Saturday, 25 August 2012

Rick gets kidnapped

To all readers of this blog! This post does not come from your dear friend Rick. He put his nose where he should not have. So now we have kidnapped him!

What? You laugh? Just have a look at our ship.

And a bit closer here.

Now you got it. Good. So far Rick is quite well. He cannot run like always but at least he is still in one piece.

Now of course we do not plan to keep him on our ship for eternity. We are ready to let him go if you pay us a ransom. We believe that such a famous traveller is worth at least one million dollars, isn't he? We expect to see the money by end of next week, otherwise we will have no choice but pushing him a bit on his way.

So go back and look into your piggybanks. Rick will be waiting in his new hotel room.

Saturday, 18 August 2012

Maokong Gondola

When I visited Taipei 101 I have shown you some of the hills surrounding the city. I have told you then that they hide a surprise. Here it comes - the Maokong Gondola.

 It is a gondola lift that can take you up the hill to see the panorama of the city.

Actually, it will take you to 4 hills that are on the way.

The gondolas travel on cables attached to huge pillars. 

 On the top hill you will find lots of tea-houses.

 But of course it is the view that matters. Taipei in its full beauty.

Obviously the greatest highlight is Taipei 101.

It is getting really late, time to get back to the station.

* * *

This is the end of my trip to Taipei. My Jumbo waits for me.

And a final farewell from me and this nice lady.

Saturday, 11 August 2012

Chiang Kai-shek Memorial Hall

When I was planning my trip to Taipei, I decided to learn a bit more about the city, the country and its history. Well, I must say that "complicated" is not a word strong enough to describe it. Actually, the official name of Taiwan is not Taiwan but "Republic of China" and its government considers itself to be the only legitimate government of all Chinese territories, including the mainland China. Of course, the government of the People's Republic of China considers itself the only legitimate government of all Chinese territories, including the island of Taiwan (considered to be the 23 province of P.R.C.). This all dates back to 1949 when the forces of Generalissimo Chiang Kai-shek lost the Chinese Civil War to the communists and he had to flee with his government to the island of Taiwan.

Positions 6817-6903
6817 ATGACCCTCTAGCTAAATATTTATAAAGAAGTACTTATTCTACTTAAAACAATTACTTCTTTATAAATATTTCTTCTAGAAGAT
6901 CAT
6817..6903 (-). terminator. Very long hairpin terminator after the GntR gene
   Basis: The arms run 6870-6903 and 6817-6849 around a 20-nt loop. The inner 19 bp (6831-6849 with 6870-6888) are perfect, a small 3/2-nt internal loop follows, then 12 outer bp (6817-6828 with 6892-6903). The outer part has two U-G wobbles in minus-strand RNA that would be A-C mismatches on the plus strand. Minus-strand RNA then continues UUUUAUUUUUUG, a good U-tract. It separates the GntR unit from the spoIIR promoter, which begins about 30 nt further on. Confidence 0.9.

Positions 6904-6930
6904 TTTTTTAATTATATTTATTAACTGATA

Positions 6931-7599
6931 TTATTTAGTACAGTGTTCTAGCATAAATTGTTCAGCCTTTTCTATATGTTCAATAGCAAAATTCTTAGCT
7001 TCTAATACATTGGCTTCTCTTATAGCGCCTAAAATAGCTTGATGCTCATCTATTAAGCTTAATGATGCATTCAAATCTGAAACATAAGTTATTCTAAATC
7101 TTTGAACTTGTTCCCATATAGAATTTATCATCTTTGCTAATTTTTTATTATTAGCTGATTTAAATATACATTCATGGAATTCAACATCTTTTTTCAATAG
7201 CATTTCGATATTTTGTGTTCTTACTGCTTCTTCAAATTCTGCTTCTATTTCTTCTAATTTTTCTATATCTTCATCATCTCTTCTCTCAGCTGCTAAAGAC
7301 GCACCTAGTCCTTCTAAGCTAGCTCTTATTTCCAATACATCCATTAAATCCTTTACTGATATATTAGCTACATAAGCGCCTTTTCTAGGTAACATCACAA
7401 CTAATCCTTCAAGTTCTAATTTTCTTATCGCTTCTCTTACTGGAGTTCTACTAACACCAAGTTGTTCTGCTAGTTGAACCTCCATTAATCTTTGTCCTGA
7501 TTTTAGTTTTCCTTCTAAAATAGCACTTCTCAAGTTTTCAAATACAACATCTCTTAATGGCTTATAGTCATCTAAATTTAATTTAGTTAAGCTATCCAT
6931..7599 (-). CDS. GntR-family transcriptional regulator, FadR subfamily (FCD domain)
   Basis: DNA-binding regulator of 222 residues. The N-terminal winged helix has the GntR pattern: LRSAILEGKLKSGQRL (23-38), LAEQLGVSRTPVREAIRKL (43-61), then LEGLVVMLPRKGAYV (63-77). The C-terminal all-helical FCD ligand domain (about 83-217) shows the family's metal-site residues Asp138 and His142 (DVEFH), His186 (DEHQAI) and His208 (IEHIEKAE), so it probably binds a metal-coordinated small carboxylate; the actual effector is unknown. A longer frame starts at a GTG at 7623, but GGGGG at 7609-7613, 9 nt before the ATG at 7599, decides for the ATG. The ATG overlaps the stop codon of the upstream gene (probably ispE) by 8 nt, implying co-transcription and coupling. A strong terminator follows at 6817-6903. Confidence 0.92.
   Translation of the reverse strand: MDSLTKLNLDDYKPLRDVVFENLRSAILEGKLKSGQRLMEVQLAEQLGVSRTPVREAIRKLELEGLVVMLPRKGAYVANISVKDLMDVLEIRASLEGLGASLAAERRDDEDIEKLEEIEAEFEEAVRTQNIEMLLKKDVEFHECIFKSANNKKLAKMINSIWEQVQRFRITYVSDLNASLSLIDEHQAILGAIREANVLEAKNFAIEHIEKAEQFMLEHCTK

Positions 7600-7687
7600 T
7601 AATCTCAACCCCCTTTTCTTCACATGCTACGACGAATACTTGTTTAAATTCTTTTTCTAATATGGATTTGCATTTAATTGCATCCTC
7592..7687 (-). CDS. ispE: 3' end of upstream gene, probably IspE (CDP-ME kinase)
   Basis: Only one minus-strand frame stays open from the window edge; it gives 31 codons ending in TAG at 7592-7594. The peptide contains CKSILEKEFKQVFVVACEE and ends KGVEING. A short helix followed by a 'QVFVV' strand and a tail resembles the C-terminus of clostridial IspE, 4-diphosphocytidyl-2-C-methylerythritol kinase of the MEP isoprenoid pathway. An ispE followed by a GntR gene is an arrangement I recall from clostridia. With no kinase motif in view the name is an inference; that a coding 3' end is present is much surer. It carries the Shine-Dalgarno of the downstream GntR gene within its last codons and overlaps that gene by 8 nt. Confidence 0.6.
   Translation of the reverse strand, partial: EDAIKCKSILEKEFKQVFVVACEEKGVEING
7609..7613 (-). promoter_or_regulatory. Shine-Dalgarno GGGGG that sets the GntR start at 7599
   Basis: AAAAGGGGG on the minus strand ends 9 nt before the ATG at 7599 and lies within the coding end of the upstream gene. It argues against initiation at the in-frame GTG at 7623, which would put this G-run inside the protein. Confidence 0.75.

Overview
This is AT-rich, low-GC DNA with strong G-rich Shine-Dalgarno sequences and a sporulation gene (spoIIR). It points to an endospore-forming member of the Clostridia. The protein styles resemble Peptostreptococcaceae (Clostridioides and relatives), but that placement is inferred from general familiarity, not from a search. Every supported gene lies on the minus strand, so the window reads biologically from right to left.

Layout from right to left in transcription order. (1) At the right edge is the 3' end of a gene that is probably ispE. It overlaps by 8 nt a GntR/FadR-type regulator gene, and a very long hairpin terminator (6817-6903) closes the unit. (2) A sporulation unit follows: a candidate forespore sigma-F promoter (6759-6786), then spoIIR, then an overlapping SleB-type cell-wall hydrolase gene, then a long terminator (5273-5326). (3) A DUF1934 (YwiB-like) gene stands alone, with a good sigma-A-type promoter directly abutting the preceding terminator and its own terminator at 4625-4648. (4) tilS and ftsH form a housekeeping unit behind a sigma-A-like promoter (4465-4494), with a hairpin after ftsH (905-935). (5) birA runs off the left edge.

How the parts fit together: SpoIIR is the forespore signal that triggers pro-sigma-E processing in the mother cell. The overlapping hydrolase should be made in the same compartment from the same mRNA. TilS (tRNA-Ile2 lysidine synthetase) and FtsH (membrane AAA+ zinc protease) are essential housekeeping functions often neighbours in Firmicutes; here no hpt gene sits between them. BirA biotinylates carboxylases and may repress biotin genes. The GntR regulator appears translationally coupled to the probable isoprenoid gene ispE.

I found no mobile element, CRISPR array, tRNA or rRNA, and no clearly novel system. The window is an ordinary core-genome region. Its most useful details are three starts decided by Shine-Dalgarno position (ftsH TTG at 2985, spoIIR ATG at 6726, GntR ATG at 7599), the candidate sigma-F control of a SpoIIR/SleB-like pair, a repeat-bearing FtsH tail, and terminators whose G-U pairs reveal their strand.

Chiang Kai-shek remained the president of the Republic of China until his death in 1975. He remains the most important person on the island - you will see his face on all types of coins. The people of Taiwan have also built for him a Memorial Hall.

 You will enter the Memorial Hall area by a huge archway entrance.

On the right and left side you will see twin buildings of the National Theater and Concert Hall. The theater on the right:

A real nice piece of architecture. Just have a closer look at the details.

 The Concert Hall on the other side of the plaza looks very similar.

The Memorial is a big white building, built in the tradition Chinese style. It is said to be inspired by the Sun Yat-sen Mausoleum in Nanjing, China. I have not seen the other one yet but I definitely put it on my list.

In the heart of the Hall you will see a huge bronze statue of Chiang Kai-shek. It is located in a huge room behind this large porch in the middle of the building.

Generalissimo is smiling.

Inside the Hall you will find the museum with various artifacts related to Mr Chiang, including his old office equipment.

But I liked best his Cadillacs.

It seems like he had at least two.

 He must have been an interesting man.

Saturday, 4 August 2012

Taipei 101

Now it is time to reveal the ultimate goal of my Asian trip - Taipei! Taipei is a very nice city. I particularly appreciated its great metro network that allows travelers to move around the city smoothly.

Taipei is best know for its tallest building (actually it is now the second tallest building in the world) called Taipei 101. "101" is a reference to the number of floors above the ground.

Taipei 101 includes offices and a shopping mall. But the best part of it is of course the Observatory.

You will need to wait in the queue for some time but when you finally reach the lift, it will take you to the 89 floor where you will be able to admire the panorama of the city. You will see the buildings ...

... and also the green hills surrounding Taipei. Actually there is a surprise regarding the hills as well but I will come back to it in due course.

Taipei 101 is nicely illuminated at night. I could not take pictures after dark but I can show you what it would look like.

Those of you who are really brave can take the staircase and go a bit higher.

You will find there the outdoor part of the Observatory.

To be honest the wind there was quite strong so I did not spend much time outside. I wonder how people on top floors feel about this heights.

Speaking of wind. As you surely know, Taipei is in the zone where typhoons happen regularly. To protect the building, the architects have placed between floors 87 and 91 the so-called Tuned Mass Dumper. It has 5.5 meters of diameter and wights around 660 tones. It is suspended on huge steel cables and reduces the movement and vibrations of the buildings during typhoons. It looks like this.

The dumper was the inspiration for the mascots of Taipei 101, the "baby dumpers". You can see them everywhere in the building.

Finally, my last stop - the special post office with boxes designed for different adressees.

Dear friends, watch out for my Greetings from the Sky!